Tuesday, May 10, 2016

If you thought the competing EU referendum campaigns were bad ...

I wrote an article in last week's Whitehaven News about the problem that, because people get so much of our information these days from social media, on which it is far too easy to block views of people you disagree with from reaching you, there is a risk that people may be able to prevent themselves from hearing unwelcome truths.

Anybody who has glanced at this blog in the past few months will have gathered that I have been disappointed with the level of accuracy displayed by too many people on both sides of the EU debate. However, because this issue runs across party lines, most have us have at least been exposed to the other side's arguments because most of us have friends who we normally agree with who take very different views about Brexit.

In my case, as a floater who think both sides have a case, I'm uncomfortably aware that several of my friends think there are no valid arguments at all for leaving and others think there are no valid arguments at all for staying. But at least on this one it is impossible not to be aware of the existence of the other point of view, even if what people hear is often a ridiculous parody of the arguments actually being presented (as for example in the manner the PM's views that the EU has contributed to peace in Europe was presented as a threat that World War III will break out the day after a Brexit vote - and I exaggerate much less than the newspaper headlines did.)

But if we think that we have a problem with accuracy during the EU membership debate, a deeply worrying article in The Washington Post points out how bad the flight from fact during the current US Presidential Election campaign has been.

It is called "A depressingly accurate 29-word description of the dismal state of our politics."

The 29 words are

"What has taken hold is an alternate reality, a virtual reality, where lies are accepted as truth and where conspiracy theories take root in the fertile soil of falsehoods."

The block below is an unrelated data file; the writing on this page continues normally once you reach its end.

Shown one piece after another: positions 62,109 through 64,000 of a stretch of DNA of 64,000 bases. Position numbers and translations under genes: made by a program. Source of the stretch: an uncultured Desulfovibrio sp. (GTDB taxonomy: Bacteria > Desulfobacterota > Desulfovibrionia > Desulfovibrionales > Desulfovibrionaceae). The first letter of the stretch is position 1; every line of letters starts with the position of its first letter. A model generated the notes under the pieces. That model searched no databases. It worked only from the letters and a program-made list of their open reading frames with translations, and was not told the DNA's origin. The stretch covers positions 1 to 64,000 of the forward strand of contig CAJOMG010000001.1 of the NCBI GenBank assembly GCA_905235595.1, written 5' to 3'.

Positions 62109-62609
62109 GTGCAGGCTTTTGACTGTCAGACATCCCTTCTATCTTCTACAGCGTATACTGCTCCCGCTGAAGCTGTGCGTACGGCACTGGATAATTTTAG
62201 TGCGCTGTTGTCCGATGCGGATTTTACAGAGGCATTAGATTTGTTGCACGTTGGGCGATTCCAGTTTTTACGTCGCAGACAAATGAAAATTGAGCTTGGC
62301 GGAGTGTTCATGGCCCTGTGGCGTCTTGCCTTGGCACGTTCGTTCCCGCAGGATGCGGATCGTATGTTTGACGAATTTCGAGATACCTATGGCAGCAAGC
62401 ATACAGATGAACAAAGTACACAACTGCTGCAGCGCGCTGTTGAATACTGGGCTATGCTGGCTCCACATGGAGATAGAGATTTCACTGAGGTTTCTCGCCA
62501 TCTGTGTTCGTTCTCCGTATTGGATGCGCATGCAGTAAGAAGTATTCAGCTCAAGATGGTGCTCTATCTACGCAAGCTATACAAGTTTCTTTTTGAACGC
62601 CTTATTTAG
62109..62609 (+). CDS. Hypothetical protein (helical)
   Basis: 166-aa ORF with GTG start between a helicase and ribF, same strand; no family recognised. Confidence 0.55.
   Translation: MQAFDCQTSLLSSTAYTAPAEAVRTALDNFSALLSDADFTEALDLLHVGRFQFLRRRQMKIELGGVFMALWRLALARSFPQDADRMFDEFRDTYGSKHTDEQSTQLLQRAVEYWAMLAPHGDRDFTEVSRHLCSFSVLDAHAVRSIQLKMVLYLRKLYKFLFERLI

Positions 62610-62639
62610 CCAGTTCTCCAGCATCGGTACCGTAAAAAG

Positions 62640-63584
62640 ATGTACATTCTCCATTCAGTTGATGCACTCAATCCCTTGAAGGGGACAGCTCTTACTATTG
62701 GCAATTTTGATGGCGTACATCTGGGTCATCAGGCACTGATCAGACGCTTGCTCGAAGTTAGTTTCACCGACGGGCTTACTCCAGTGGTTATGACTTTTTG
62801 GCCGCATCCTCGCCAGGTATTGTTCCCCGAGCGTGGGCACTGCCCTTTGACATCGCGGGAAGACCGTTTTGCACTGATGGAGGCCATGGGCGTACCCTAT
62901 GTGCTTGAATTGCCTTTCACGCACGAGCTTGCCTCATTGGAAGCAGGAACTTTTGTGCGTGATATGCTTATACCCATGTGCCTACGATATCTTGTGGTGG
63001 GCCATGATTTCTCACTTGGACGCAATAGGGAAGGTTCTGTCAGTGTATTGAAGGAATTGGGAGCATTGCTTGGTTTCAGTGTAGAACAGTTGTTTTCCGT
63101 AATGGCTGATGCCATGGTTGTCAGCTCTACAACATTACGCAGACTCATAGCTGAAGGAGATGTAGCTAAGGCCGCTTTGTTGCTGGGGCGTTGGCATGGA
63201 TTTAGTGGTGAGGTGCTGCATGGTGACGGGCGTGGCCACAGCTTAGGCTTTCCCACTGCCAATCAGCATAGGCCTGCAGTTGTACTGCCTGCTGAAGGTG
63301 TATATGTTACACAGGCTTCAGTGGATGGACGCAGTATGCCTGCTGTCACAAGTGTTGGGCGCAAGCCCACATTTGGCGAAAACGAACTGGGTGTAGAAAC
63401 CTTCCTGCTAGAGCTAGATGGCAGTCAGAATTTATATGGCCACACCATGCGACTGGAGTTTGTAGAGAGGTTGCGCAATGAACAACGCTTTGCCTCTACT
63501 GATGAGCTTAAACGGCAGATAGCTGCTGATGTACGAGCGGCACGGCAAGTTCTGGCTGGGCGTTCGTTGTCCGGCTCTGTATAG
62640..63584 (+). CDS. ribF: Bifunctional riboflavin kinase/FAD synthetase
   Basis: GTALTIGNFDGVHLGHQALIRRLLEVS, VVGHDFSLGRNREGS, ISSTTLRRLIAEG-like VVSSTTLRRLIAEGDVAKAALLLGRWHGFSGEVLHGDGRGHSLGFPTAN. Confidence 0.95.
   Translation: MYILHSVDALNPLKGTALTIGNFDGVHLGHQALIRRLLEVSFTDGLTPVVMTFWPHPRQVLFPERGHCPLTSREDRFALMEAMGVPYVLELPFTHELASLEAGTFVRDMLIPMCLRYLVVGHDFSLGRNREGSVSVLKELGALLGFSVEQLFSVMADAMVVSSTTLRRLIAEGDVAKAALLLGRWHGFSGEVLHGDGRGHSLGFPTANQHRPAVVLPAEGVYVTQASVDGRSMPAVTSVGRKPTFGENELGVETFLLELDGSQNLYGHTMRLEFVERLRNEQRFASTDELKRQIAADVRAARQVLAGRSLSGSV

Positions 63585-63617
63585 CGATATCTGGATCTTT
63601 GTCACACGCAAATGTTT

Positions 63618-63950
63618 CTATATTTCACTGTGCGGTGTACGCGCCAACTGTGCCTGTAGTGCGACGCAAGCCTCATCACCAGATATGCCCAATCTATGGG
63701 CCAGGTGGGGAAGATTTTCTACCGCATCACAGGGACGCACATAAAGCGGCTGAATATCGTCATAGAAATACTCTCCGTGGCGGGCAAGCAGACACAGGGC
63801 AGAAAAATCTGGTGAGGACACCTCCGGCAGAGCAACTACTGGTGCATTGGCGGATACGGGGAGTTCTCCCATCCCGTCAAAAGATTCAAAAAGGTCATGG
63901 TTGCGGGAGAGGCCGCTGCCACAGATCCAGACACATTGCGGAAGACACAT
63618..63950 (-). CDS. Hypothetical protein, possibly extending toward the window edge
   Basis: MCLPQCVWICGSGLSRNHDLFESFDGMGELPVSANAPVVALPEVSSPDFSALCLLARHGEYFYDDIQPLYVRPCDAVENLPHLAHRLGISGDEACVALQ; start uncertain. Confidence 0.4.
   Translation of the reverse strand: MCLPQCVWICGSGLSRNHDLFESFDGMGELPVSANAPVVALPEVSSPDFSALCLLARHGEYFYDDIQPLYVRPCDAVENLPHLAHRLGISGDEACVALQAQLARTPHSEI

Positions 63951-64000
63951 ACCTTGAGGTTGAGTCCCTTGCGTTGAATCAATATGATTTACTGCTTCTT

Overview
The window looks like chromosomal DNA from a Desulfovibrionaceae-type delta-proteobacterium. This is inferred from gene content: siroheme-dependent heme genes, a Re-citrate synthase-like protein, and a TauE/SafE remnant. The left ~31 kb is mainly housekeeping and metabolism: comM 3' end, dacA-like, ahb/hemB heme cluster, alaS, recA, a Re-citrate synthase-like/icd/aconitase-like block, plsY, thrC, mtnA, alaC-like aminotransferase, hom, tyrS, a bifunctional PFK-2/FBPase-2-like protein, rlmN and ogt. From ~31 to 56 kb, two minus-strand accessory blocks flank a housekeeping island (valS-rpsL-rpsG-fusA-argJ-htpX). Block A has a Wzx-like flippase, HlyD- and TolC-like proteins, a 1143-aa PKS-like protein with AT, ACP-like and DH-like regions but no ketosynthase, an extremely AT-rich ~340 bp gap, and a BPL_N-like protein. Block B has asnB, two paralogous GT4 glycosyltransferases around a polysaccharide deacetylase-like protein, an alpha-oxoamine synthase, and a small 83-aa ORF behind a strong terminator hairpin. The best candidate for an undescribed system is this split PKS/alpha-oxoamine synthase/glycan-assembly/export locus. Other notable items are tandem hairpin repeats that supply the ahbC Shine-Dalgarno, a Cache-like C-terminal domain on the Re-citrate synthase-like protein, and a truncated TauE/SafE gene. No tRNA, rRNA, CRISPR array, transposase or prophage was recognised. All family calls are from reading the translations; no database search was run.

Where the US goes today Britain all to often goes tomorrow. Everyone with an interest in politics ought to read this article with a view to trying to prevent that happening.

To give you a sample:

"No one has been fact-checked more by “the media” — including WaPo’s own Fact Checker blog — than Trump. No one has received more Four Pinocchios ratings — denoting an outright falsehood — than Trump. (Seventy percent of the two dozen or so Trump statements the Fact Checker has examined have been awarded Four Pinocchios.) And no one cares less about those three previous sentences than Trump and the legions of supporters who propelled him to the Republican presidential nomination."

"Glenn Kessler, who runs the Fact Checker, wrote a piece about Trump’s post-truth campaign over the weekend. Here’s a key line:
"Trump makes Four-Pinocchio statements over and over again, even though fact checkers have demonstrated them to be false. He appears to care little about the facts; his staff does not even bother to respond to fact-checking inquiries."
Here are a few examples of Trump's "reality free" comments:



The frightening thing is that although Trump is almost certainly the worst of the post-truth politicians the propensity to ignore reality - or imagine one can create a new one - pre-dates him and is showing in others besides The Donald.

I do not believe that effective democracy can survive this level of indifference to the truth.

No comments: